Monday July 10, 2017, 09:05 AM

    Eck Institute for Global Health to Study Zika in Belize

    University of Notre Dame

    The University of Notre Dame has announced a collaboration with Mayo Clinic, the Belize Ministry of Health and the Belize Vector and Ecology Center aimed at strengthening the country's ability to respond to Zika virus and other arboviruses.

    Professors Expand Project to Map Zika Mosquitoes Across Southern New Mexico
    Friday July 07, 2017, 02:05 PM

    Professors Expand Project to Map Zika Mosquitoes Across Southern New Mexico

    New Mexico State University (NMSU)

    Researchers at New Mexico State University have received a second contract from the New Mexico Department of Health to expand last summer's project to map the geographic distribution of mosquitoes that can carry the Zika virus in the state. The first study found the mosquitoes are located in urban areas in southern New Mexico.

    Southern Research Probe of Zika Virus Looks Into 'Rebound Virus'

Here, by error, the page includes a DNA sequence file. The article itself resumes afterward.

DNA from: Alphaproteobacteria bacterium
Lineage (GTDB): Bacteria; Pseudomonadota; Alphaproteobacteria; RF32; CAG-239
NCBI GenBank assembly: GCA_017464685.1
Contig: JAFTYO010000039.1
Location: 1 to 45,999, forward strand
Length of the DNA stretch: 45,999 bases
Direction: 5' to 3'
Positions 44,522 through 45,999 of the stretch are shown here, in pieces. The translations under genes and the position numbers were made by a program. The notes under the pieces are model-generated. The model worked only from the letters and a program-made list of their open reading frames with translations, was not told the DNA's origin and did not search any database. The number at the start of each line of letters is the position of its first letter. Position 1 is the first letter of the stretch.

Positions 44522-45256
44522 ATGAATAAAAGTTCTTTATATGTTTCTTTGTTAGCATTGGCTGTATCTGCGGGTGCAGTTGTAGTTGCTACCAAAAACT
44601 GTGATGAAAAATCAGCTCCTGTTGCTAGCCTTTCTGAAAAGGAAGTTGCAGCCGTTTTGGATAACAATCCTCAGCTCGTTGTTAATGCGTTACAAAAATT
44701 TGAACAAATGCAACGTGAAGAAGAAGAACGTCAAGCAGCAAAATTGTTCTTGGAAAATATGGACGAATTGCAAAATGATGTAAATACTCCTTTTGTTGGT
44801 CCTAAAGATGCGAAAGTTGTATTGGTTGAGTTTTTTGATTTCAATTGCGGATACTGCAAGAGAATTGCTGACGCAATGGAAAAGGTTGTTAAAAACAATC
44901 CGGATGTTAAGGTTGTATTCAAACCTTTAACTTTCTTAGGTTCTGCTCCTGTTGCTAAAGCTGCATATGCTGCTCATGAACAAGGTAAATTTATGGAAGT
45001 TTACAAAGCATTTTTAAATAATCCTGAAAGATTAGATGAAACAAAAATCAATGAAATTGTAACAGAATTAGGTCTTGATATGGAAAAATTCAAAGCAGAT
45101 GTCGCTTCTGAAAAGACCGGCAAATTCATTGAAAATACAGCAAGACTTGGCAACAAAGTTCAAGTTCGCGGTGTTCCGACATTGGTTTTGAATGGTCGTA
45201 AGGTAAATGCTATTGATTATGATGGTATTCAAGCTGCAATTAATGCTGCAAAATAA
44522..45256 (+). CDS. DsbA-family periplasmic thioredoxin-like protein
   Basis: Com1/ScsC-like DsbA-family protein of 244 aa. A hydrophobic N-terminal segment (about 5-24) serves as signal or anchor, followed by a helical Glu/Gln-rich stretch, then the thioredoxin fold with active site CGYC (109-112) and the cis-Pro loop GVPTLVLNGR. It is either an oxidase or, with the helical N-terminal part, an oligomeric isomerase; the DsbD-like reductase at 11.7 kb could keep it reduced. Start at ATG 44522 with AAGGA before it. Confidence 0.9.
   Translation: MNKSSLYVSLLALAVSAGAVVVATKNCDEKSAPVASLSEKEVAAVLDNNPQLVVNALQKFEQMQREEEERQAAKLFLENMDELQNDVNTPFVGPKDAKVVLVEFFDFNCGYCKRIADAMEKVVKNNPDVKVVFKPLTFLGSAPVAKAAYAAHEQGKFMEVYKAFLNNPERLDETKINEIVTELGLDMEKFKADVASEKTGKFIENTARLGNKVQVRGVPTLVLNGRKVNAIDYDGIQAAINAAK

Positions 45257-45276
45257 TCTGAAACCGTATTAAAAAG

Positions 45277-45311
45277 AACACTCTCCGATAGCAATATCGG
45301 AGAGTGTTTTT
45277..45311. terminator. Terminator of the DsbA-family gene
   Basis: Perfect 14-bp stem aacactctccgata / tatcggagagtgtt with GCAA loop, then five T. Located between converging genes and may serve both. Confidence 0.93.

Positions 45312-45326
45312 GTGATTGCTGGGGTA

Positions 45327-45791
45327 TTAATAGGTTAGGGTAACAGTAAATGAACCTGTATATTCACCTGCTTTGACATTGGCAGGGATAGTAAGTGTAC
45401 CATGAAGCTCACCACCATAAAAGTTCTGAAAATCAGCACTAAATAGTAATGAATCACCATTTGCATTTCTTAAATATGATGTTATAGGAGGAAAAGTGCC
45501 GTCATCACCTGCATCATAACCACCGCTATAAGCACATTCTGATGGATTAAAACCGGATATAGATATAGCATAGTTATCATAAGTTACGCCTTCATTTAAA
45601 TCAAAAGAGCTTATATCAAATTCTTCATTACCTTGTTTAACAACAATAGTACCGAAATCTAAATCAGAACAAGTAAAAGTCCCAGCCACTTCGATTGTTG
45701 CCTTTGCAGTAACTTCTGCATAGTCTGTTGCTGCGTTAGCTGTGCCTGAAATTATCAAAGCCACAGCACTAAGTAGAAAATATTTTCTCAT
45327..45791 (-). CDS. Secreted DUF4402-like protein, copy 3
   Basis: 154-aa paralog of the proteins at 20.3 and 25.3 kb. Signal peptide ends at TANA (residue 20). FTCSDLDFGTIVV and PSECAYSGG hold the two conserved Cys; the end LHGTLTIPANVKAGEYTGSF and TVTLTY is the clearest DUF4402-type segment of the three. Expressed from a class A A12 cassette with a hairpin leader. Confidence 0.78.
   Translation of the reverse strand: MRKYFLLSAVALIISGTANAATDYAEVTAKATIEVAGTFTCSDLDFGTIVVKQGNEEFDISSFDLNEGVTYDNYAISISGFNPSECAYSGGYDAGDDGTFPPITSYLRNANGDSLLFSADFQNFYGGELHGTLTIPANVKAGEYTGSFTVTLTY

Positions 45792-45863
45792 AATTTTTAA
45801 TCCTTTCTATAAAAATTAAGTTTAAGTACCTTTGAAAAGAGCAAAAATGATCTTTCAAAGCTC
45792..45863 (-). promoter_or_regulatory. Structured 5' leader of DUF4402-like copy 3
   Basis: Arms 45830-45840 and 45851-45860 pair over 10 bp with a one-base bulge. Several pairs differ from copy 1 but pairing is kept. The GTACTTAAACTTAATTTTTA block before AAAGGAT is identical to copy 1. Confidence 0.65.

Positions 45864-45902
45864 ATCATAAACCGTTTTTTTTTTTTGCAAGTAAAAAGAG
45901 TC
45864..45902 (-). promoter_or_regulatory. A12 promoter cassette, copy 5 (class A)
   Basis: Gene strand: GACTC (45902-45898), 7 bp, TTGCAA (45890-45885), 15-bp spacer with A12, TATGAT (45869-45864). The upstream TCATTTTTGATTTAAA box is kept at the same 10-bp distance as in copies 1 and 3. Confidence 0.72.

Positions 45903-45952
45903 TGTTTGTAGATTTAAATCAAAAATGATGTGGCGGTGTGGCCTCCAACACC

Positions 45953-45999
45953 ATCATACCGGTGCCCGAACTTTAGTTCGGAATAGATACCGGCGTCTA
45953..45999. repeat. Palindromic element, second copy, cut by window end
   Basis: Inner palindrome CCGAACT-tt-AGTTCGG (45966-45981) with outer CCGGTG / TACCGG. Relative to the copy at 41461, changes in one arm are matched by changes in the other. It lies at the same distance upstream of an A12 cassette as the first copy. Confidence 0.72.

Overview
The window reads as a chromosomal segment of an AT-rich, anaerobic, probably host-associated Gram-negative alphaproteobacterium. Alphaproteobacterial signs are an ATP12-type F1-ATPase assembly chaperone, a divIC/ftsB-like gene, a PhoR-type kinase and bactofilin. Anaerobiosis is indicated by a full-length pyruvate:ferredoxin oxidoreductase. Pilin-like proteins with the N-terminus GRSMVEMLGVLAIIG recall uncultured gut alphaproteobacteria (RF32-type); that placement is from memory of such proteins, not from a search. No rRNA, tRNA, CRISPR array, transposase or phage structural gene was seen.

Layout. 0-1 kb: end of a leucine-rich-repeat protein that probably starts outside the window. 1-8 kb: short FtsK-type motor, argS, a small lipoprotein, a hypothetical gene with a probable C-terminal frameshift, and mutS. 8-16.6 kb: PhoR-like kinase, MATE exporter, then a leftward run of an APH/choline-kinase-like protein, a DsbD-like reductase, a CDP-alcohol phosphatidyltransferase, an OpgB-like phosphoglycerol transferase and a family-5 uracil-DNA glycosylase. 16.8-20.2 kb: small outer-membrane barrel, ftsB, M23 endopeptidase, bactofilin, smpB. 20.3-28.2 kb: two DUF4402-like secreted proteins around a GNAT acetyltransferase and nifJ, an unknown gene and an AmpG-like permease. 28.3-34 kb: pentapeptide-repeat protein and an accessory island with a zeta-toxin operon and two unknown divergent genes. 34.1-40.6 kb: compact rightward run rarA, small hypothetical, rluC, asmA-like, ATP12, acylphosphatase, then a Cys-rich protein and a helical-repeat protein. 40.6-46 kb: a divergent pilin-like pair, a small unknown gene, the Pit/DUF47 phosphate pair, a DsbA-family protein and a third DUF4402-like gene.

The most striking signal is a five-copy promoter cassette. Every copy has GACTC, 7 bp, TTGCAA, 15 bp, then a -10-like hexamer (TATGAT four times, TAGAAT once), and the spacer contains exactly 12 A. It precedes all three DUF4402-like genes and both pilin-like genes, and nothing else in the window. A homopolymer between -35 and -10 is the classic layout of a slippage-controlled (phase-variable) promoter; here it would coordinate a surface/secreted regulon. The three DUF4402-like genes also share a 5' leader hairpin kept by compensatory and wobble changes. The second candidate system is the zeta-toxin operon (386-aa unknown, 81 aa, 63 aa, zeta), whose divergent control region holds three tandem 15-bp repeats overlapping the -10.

Wednesday June 21, 2017, 11:05 AM

    Southern Research Probe of Zika Virus Looks Into 'Rebound Virus'

    Southern Research

    Southern Research scientists are investigating how the Zika virus is able to find a safe harbor in an infected host's tissue and stage a rebound weeks after the virus was seemingly cleared by the immune system.

    Scientists Discover Mechanism Behind Mosquito-Borne-Disease 'Blocker' Used to Fight Viruses
    Thursday June 15, 2017, 03:00 PM

    Scientists Discover Mechanism Behind Mosquito-Borne-Disease 'Blocker' Used to Fight Viruses

    Indiana University

    Indiana University researchers discovered a key biological mechanism that could explain why mosquitoes infected Wolbachia bacteria are unable to transmit diseases such as dengue fever, West Nile virus and Zika.

    UF Center Director Speaks on Zika at National Roundtable
    Monday June 12, 2017, 02:05 PM

    UF Center Director Speaks on Zika at National Roundtable

    University of Florida Institute of Food and Agricultural Sciences

    Jorge Rey, director of the Florida Medical Entomology Laboratory, went to the nation's capital to talk about how organizations can work together to control mosquitoes that transmit - or "vector" -- the virus.